Criterion 3

Good practice guides and other resources


Criterion 3 | Assessment and giving feedback to students on their learning

Sharpland, N. (2011). Assessment matters!: Griffith Institute for Higher Education, Griffith University.
This web guide is an excellent starting resource for those new to designing and implementing effective assessment, but is also detailed enough to provide experienced assessors with new insight. The website is easy to navigate and the resources have been written in straight forward English. Key topics covered include; the purpose of assessment, the importance of constructive alignment of assessment with course learning objectives and activities, the principles of good assessment and the design process, descriptors of assessment methods and tasks, and assessment moderation and review.

Harris, K. (2005). Guide for reviewing assessment; prompts and guidelines for monitoring and enhancing assessment practices: Centre for the Study of Higher Education, The University of Melbourne.
This guide is designed to provide subject and course coordinators with a question-based checklist of the fundamental aspects of effective assessment. It will be useful to those involved in assessment design, practice or policy development. It was developed for the University of Melbourne but permission is granted for copying, distribution and use by other institutions, with appropriate acknowledgement. An MSWord version is available for users that elect to replace the examples with ones they believe best illustrate thoughtful and practical approaches to assessment relevant to their discipline and learning environment. This document and other assessment tools from the University of Melbourne are available from:

Kinash, S. & Knight, D. (2013). Assessment @ Bond. Gold Coast, Queensland: Office of Learning and Teaching, Bond University.
This extensive guide describes the features of good assessment and provides strategies for developing and delivering good practice in assessment. Aspects of assessment covered include; the assessment of learning outcomes, constructive alignment, modes and types of assessment, grading guidelines and rubric use, assessment for learning, formative and summative assessment, giving feedback, criteria vs. norm-referenced assessment models, and universal design for learning and quality assurance.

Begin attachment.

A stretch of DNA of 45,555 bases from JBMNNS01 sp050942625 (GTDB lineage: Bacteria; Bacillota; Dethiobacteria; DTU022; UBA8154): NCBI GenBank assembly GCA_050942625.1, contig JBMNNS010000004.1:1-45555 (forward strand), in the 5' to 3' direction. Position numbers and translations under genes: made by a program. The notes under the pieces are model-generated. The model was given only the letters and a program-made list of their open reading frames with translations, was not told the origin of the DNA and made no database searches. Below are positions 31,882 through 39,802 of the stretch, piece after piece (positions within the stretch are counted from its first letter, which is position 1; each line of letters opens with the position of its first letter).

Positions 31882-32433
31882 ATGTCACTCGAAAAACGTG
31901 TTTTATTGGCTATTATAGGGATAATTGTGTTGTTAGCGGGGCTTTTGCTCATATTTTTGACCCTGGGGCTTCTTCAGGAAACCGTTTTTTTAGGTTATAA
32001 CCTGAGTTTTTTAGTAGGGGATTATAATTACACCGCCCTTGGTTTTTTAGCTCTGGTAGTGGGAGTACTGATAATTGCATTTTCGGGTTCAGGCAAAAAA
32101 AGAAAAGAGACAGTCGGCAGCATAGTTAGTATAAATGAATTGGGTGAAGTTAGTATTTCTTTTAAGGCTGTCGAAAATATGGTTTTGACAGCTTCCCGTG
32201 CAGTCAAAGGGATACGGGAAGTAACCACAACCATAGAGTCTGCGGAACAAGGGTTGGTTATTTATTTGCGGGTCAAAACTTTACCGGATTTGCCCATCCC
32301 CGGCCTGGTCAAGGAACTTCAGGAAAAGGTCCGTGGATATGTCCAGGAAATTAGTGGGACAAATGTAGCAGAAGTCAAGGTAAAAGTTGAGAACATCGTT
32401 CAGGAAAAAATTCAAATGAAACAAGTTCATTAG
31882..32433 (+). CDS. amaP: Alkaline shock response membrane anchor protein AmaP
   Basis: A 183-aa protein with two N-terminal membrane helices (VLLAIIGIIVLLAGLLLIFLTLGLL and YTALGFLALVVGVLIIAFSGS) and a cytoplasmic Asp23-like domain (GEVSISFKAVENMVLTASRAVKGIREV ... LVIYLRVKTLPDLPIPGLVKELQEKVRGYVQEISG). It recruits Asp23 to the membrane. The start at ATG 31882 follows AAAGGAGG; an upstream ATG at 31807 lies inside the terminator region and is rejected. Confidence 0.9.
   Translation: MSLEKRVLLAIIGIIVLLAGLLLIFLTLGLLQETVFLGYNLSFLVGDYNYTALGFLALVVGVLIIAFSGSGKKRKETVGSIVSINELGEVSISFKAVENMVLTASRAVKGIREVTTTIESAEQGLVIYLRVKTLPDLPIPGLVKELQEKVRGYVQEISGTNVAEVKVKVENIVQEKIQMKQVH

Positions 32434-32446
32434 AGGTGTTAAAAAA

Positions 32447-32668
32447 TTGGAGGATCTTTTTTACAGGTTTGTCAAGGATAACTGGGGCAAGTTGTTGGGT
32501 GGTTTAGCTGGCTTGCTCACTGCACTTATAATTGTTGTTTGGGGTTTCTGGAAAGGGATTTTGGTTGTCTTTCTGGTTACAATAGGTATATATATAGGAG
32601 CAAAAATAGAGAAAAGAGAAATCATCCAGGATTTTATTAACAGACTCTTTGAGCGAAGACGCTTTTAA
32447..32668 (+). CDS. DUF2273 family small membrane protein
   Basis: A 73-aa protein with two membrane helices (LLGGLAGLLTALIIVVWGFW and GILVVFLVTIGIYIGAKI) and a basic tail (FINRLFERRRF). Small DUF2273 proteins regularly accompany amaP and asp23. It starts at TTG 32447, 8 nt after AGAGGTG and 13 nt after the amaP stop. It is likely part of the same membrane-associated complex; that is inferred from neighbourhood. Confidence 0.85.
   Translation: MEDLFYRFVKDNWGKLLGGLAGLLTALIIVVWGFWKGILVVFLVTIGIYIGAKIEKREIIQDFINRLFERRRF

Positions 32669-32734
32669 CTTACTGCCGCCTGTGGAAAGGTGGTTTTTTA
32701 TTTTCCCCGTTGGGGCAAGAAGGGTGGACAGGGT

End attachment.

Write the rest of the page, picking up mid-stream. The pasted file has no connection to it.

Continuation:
Ball, S., Bew, C., Bloxham, S., Brown, S., Kleiman, P., May, H., . . . Waterfield, J. (2012). A marked improvement; transforming assessment in higher education. York, United Kingdom: The Higher Education Academy.
This report calls for evidence-based reform of assessment policy and practice at higher education institutions. Six principles are suggested to guide assessment strategy and the evidence-based rationale behind those principles is explained.  An assessment tool for reviewing current practice in light of the principle framework is presented, and other practical resources on assessment reform are listed.

James, R., McInnis, C., & Devlin, M. (2002). Assessing learning in Australian universities; ideas, strategies and resources for quality in student assessment. Victoria, Australia: Centre for the Study of Higher Education for the Australian Universities Teaching Committee.
This resource is aimed at helping users to implement quality assessment in higher education. Core principles of quality assessment are identified and supported by examples of good practice. Practical advice is given on five assessment issues in higher education; capturing the potential of online assessment, designing efficient and effective assessment for large classes, responding to plagiarism and developing policies to foster academic honesty, using assessment to guide effective group work, and recognising the needs of students that are unfamiliar with assessment practices. This is not the newest resource on quality assessment available, but the principles and advice given are still relevant and it is a good starting resource for consideration with more recent publications.

Griffith University. Good practice guides.
These short guides give a concise picture of the context, key issues and practical strategies for effective assessment and provision of feedback.

University of New South Wales (2013). Assessment as Learning Toolkit.
The ‘Assessment as Learning Toolkit’ provides practical resources to help staff with all stages of the assessment process; from designing effective assessment, to marking and the provision of feedback, to review of assessment quality. The resources primarily focus on assessment for learning and achievement of intended learning outcomes. Written guides outline types of assessment, strategies, challenges and further resources. Videos provide teacher commentary on various assessment topics and reflections on experience.

Oxford Brookes University (2013). ASKe Pedagogy Research Centre.
This website offers a range of useful resources including a series of ‘1,2,3’ leaflets highlighting practical ways that staff can improve student learning through assessment. Each leaflet focuses on a piece of assessment-related research and clearly states how that research can be applied to teaching practice in three easy steps.


The Higher Education Academy (2013). Staff and student views on assessment.
These two videos give insight into assessment and its purpose from a staff and student perspective. Staff and students from a range of disciplines address the same questions; what is the role of assessment? What are examples of good assessment? What does assessment look like when it goes well? And what is the experience of assessment to staff/students?


Criterion 3: Exemplars